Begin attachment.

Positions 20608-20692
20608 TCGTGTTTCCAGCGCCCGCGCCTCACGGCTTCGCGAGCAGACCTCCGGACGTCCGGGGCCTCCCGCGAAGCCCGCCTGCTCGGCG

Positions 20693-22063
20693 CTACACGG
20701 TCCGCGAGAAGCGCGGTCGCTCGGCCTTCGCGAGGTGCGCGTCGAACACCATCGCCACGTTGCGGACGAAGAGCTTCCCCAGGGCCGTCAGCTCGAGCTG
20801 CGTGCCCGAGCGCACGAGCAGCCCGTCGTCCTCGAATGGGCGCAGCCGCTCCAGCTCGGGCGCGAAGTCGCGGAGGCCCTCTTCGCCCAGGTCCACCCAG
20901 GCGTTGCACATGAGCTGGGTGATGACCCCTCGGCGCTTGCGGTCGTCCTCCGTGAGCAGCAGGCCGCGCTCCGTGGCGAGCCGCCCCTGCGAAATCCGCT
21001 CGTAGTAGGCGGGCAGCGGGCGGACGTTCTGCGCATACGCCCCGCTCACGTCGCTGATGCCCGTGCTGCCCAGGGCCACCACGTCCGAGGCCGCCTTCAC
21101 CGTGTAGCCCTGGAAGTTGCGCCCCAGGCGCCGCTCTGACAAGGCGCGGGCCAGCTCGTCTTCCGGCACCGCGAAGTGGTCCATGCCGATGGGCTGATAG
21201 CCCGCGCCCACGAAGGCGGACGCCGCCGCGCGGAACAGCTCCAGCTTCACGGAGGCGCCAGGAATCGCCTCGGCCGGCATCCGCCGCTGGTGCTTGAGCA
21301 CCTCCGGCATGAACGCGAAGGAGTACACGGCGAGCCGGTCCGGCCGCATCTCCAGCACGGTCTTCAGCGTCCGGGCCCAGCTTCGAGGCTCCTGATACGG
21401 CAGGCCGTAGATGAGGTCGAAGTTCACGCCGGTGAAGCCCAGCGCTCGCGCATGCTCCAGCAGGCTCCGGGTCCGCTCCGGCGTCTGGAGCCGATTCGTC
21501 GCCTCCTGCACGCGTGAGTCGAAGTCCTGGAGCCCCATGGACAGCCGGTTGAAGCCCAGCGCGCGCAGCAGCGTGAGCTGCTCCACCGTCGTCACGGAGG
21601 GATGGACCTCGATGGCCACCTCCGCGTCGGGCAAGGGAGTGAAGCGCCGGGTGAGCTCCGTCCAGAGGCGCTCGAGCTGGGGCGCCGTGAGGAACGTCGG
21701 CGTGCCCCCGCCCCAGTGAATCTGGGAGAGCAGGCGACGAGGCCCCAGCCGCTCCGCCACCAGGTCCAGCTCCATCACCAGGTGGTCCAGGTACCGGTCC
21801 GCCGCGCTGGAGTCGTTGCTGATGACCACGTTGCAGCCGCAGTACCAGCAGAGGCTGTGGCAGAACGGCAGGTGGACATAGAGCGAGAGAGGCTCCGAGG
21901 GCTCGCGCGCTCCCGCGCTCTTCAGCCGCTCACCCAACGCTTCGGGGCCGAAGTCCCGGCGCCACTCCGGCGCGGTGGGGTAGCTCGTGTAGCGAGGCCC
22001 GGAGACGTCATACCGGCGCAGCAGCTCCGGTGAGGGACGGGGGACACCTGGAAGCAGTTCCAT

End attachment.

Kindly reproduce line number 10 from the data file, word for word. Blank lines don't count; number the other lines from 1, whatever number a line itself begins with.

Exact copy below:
21201 CCCGCGCCCACGAAGGCGGACGCCGCCGCGCGGAACAGCTCCAGCTTCACGGAGGCGCCAGGAATCGCCTCGGCCGGCATCCGCCGCTGGTGCTTGAGCA